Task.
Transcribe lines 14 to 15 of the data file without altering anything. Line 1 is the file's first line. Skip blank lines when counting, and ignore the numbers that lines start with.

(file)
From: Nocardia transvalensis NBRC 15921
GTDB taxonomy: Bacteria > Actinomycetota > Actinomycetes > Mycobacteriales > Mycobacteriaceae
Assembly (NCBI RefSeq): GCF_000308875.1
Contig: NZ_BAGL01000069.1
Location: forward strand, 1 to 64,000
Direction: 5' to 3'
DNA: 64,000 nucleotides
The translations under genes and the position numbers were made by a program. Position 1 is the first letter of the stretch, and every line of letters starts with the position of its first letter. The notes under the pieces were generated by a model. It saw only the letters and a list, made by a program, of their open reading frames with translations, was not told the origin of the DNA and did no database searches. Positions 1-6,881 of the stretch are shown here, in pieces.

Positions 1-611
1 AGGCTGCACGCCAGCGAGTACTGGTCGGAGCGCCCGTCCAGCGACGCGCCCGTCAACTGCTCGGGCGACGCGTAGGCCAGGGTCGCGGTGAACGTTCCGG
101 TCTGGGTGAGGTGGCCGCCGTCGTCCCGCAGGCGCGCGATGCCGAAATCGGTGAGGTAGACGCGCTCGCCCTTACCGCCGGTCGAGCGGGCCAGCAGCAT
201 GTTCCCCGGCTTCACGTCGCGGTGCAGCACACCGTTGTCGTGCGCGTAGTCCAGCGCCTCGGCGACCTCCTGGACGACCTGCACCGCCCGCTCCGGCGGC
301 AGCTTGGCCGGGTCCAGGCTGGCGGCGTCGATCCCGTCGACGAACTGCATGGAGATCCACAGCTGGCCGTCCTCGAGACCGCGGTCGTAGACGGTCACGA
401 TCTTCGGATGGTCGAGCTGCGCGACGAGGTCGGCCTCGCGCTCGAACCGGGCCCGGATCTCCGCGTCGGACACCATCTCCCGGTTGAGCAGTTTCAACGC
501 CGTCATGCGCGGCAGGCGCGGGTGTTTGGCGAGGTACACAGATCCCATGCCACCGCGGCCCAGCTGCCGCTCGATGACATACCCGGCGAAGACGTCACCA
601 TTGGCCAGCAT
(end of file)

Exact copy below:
401 TCTTCGGATGGTCGAGCTGCGCGACGAGGTCGGCCTCGCGCTCGAACCGGGCCCGGATCTCCGCGTCGGACACCATCTCCCGGTTGAGCAGTTTCAACGC
501 CGTCATGCGCGGCAGGCGCGGGTGTTTGGCGAGGTACACAGATCCCATGCCACCGCGGCCCAGCTGCCGCTCGATGACATACCCGGCGAAGACGTCACCA